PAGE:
H.R. 2033: Medical Neutrality Protection Act of 2013

May 16, 2013
Referred to Committee
1% chance of being enacted
Track this bill
Jim McDermott
Representative for Washington's 7th congressional district
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Last Updated
May 16, 2013
10 pages
Related Bills
H.R. 2643 (112th) was a previous version of this bill.

Referred to Committee
Last Action: Jul 26, 2011


This bill was assigned to a congressional committee on May 16, 2013, which will consider it before possibly sending it on to the House or Senate as a whole.

Introduced May 16, 2013
Referred to Committee May 16, 2013
Reported by Committee ...
Passed House ...
Passed Senate ...
Signed by the President ...

5% chance of getting past committee.
1% chance of being enacted.

Only 11% of bills made it past committee and only about 3% were enacted in 2011–2013. [show factors | methodology]

Full Title

To provide for medical neutrality and to establish accountability for violations of the principle of medical neutrality, and for other purposes.


No summaries available.

8 cosponsors (7D, 1R) (show)

House Foreign Affairs

House Judiciary

Immigration and Border Security

The committee chair determines whether a bill will move past the committee stage.

Primary Source

THOMAS.gov (The Library of Congress)

GovTrack gets most information from THOMAS, which is updated generally one day after events occur. Activity since the last update may not be reflected here. Data comes via the congress project.


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H.R. stands for House of Representatives bill.

A bill must be passed by both the House and Senate in identical form and then be signed by the president to become law.

The bill’s title was written by its sponsor.

GovTrack’s Bill Summary

We don’t have a summary available yet.

Library of Congress Summary

The summary below was written by the Congressional Research Service, which is a nonpartisan division of the Library of Congress.

Medical Neutrality Protection Act of 2013 - Requires the Secretary of State to compile and update at least annually a list of those foreign governments that the Secretary determines have engaged in violations of medical neutrality and to provide a formal notification to a foreign government included in such list.
Defines a “violation of medical neutrality” to include government-sanctioned actions, and actions not authorized by a government policy but which are not independently investigated, including:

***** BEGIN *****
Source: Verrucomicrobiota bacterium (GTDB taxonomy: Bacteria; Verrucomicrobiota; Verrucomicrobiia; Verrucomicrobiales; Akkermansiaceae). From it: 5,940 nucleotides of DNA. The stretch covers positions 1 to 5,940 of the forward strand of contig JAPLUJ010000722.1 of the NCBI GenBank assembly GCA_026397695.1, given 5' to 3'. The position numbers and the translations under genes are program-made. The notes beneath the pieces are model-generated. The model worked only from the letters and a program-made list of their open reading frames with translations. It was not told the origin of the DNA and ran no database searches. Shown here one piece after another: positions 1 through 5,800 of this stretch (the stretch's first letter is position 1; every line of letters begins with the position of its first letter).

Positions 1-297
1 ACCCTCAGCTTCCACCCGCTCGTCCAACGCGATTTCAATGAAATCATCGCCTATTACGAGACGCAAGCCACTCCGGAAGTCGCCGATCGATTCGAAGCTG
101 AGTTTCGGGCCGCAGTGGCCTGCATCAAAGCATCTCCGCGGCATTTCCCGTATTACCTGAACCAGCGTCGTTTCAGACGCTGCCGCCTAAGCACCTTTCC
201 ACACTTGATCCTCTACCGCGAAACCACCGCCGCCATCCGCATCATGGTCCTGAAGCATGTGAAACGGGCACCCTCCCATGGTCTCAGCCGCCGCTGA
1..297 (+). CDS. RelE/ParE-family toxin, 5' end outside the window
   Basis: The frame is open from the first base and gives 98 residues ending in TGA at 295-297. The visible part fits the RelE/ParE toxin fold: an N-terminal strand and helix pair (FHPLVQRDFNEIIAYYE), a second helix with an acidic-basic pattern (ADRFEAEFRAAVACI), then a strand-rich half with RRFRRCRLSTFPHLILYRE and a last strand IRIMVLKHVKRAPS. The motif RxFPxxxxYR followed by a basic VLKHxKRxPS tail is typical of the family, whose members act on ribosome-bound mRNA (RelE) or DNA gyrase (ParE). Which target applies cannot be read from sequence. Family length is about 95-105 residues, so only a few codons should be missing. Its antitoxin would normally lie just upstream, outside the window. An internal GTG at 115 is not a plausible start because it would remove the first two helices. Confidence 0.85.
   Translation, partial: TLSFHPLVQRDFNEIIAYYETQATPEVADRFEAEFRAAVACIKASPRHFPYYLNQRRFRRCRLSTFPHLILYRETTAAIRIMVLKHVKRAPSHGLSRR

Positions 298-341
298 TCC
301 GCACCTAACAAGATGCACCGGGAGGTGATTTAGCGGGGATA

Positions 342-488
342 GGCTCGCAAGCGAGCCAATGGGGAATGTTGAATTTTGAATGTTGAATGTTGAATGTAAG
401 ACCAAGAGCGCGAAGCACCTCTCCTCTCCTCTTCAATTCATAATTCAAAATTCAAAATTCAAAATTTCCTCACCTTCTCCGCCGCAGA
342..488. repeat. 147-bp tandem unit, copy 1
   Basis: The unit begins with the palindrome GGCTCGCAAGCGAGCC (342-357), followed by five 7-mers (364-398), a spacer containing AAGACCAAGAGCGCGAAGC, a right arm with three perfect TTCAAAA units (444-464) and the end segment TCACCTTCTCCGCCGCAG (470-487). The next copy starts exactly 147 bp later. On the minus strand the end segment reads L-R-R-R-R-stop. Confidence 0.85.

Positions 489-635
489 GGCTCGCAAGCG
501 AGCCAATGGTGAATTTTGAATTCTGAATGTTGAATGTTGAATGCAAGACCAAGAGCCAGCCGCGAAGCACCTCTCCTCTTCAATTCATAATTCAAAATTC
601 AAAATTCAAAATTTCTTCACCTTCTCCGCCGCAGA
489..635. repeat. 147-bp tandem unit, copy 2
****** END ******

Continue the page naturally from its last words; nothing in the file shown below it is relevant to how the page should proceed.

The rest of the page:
(1) militarized attacks on health care facilities, health care service providers, or individuals in the course of receiving medical treatment;
(2) wanton destruction of medical supplies, facilities, records, or transportation services;
(3) willful obstruction of medical ethics;
(4) coercion of medical personnel to commit acts in violation of their ethical responsibilities;
(5) deliberate misuse of health care facilities, transportation services, uniforms, or other insignia;
(6) deliberate blocking of access to health care facilities and health care professionals; or
(7) arbitrary arrest or detention of health care service providers or individuals seeking medical care.
Prohibits specified presidential authorities, including the authority to transfer excess defense articles, furnish military training and education, or finance the procurement of defense articles, from being used to provide assistance to, and prohibits licenses for direct commercial sales of military equipment from being issued to, the government of a country that has engaged in a violation of medical neutrality.
Makes such prohibition on assistance effective for a minimum of one fiscal year, after which the President may reinstate such assistance.
Authorizes the President to temporarily waive the prohibitions in the interest of national security.
States the policy of the United States concerning the protection of medical neutrality.
Requires the Secretary to deny the issuance of a visa to any alien that is or was engaged in or has organized any act that is a violation of medical neutrality.
Directs the heads of U.S. diplomatic and consular missions to investigate all reports of violations of medical neutrality.

House Republican Conference Summary

The summary below was written by the House Republican Conference, which is the caucus of Republicans in the House of Representatives.

No summary available.

House Democratic Caucus Summary

The House Democratic Caucus does not provide summaries of bills.

So, yes, we display the House Republican Conference’s summaries when available even if we do not have a Democratic summary available. That’s because we feel it is better to give you as much information as possible, even if we cannot provide every viewpoint.

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